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Why Governments and Companies Should Respect FPIC

posted in: FPIC Dialogue, Resources

The United Nations Declaration on the Rights of Indigenous Peoples (UNDRIP), specifies that Indigenous peoples have the right to free, prior, and informed consent with regard to their lands, culture, and resources. This right is asserted in the context of self-determination and recognition that Indigenous peoples have suffered from historic injustices. The following preambular text of UNDRIP sets out the context for these rights:

“Concerned that Indigenous peoples have suffered from historic injustices as a result of, inter alia, their colonization and dispossession of their lands, territories and resources, thus preventing them from exercising, in particular, their right to development in accordance with their own needs and interests…

“Recognizing the urgent need to respect and promote the inherent rights of Indigenous peoples which derive from their political, economic, and social structures, and from their cultures, spiritual traditions, histories and philosophies, especially their rights to their lands, territories, and resources…

“Convinced that control by Indigenous peoples over developments affecting them and their lands, territories, and resources will enable them to maintain and strengthen their institutions, cultures, and traditions, and to promote their development in accordance with their aspirations and needs…”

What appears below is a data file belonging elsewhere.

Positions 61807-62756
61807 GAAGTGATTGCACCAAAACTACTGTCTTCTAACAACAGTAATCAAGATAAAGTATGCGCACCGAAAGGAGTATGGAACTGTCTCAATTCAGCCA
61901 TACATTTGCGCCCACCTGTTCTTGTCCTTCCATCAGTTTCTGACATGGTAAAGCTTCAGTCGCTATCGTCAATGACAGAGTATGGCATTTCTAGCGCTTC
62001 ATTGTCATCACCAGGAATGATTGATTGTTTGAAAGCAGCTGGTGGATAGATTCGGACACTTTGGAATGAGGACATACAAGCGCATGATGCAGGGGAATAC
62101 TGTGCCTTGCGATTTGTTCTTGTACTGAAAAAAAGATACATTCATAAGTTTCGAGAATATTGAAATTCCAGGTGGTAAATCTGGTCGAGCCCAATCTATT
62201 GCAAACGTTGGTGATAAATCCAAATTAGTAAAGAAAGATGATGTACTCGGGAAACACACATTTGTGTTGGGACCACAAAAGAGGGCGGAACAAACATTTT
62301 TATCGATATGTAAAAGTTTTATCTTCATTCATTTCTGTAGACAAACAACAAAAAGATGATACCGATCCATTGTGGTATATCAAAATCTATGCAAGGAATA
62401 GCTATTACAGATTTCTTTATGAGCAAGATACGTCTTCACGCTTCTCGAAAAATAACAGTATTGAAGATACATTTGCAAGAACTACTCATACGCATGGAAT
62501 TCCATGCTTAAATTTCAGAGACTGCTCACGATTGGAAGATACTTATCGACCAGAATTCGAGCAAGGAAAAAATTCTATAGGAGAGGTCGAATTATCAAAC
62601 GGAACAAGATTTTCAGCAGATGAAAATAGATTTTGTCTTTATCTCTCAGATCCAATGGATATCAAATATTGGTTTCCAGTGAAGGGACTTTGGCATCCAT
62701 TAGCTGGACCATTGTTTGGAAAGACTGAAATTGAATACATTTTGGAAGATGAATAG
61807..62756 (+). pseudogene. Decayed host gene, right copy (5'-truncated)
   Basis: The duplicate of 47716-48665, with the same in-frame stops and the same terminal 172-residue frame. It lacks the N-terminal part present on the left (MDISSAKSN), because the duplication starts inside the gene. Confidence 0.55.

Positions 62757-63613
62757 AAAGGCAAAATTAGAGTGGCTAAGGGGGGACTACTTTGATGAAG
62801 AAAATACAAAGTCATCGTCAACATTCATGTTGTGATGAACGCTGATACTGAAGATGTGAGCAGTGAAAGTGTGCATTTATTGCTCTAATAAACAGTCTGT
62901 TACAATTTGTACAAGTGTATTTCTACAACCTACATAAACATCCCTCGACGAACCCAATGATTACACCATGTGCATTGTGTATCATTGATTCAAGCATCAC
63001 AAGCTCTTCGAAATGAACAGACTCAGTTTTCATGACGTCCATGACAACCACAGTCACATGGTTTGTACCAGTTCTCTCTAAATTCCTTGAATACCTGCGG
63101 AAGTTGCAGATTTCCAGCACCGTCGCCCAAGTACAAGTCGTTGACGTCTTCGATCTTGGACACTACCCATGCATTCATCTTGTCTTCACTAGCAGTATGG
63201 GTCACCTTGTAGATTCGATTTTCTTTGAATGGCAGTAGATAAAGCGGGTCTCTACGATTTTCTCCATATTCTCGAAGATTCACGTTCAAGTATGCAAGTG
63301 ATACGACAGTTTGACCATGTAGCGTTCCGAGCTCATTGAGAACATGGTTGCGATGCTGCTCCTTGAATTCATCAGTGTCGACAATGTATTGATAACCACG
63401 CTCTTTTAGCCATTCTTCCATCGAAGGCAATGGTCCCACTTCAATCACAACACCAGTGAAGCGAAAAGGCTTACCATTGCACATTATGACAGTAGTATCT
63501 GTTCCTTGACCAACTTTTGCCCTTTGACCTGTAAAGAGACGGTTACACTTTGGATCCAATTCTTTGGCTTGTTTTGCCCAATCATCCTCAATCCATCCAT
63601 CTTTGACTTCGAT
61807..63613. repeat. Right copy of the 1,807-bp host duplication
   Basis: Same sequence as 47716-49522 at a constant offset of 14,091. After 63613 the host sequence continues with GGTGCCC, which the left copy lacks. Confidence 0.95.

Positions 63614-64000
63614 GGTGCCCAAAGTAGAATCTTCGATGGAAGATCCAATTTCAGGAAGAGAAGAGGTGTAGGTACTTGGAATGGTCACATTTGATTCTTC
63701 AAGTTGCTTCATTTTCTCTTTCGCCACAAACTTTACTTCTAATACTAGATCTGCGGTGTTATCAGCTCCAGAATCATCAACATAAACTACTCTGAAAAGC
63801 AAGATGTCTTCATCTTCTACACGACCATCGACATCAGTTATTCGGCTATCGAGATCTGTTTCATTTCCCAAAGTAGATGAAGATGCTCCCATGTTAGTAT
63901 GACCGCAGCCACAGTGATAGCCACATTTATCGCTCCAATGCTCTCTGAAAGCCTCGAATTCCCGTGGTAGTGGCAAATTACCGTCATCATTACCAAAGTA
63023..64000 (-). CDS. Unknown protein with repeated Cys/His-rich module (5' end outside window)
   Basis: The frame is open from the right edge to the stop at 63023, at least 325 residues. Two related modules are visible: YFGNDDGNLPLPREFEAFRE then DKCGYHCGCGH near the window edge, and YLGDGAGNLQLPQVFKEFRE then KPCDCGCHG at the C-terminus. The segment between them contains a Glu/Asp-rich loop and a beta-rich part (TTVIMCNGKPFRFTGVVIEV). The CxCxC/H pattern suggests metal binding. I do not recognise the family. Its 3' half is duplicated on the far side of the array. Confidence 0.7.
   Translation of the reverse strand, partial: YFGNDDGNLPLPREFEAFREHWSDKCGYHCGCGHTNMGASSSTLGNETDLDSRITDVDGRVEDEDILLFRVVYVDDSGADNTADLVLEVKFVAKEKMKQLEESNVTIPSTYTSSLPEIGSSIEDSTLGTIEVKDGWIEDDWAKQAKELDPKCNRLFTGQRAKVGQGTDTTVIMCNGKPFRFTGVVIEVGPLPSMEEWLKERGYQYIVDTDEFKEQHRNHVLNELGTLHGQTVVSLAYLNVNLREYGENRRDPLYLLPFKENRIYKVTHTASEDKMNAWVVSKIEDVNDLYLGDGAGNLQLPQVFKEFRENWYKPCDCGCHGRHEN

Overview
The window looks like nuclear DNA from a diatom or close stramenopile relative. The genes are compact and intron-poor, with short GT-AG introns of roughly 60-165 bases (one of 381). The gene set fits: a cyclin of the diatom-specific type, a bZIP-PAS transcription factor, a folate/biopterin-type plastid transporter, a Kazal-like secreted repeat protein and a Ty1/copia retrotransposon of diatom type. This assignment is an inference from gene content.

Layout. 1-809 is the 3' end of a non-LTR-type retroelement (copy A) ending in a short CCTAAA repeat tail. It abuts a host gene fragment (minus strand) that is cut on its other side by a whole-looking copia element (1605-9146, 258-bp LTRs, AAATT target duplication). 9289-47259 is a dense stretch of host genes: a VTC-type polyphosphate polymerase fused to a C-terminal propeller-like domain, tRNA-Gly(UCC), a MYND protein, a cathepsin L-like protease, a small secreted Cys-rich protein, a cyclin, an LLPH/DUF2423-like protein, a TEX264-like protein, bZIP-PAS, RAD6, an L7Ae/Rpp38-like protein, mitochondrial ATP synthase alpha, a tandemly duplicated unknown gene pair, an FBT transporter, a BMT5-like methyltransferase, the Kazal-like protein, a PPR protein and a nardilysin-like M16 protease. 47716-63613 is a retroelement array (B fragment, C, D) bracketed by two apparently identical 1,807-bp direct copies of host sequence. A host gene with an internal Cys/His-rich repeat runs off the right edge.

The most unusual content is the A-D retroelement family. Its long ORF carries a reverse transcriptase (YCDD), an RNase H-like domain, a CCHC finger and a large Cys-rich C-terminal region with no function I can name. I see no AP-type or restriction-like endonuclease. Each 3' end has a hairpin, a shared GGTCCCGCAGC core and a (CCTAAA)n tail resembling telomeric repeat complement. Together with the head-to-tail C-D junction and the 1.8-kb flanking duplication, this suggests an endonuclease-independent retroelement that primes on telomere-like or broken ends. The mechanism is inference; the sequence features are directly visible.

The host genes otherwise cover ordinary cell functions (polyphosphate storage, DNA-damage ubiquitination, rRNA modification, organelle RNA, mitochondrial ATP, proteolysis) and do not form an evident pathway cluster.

In addition to the moral obligation to honor human rights, engaging in and honoring the outcomes of FPIC processes is also a means of minimizing and transforming the conflict and violence that has historically been imposed by governments and industries on Indigenous peoples.

FPIC is the foundation for democratic fair-dealing between communities and companies.

— Vincent Ekka, Kurux (Oraon) peoples of India; Head of the Department of Tribal Studies, Indian Social Institute, New Delhi, India

Disregarding community wishes is also bad business. Research by the Corporate Social Responsibility Initiative at Harvard Kennedy School and the Centre for Social Responsibility in Mining at the Sustainable Minerals Institute at The University of Queensland in Australia found that delays due to protests can be costly: around $10,000 USD per day in early exploration, around $50,000 USD per day in advanced exploration, and up to $20M USD per week of shutdowns during operations. In addition to the financial cost of interrupted operations, there is reputational cost, which can radiate outward to inhibit other partnerships and developments. Investors are increasingly conscious of the material risk associated with failure to respect human rights or manage conflict at sites.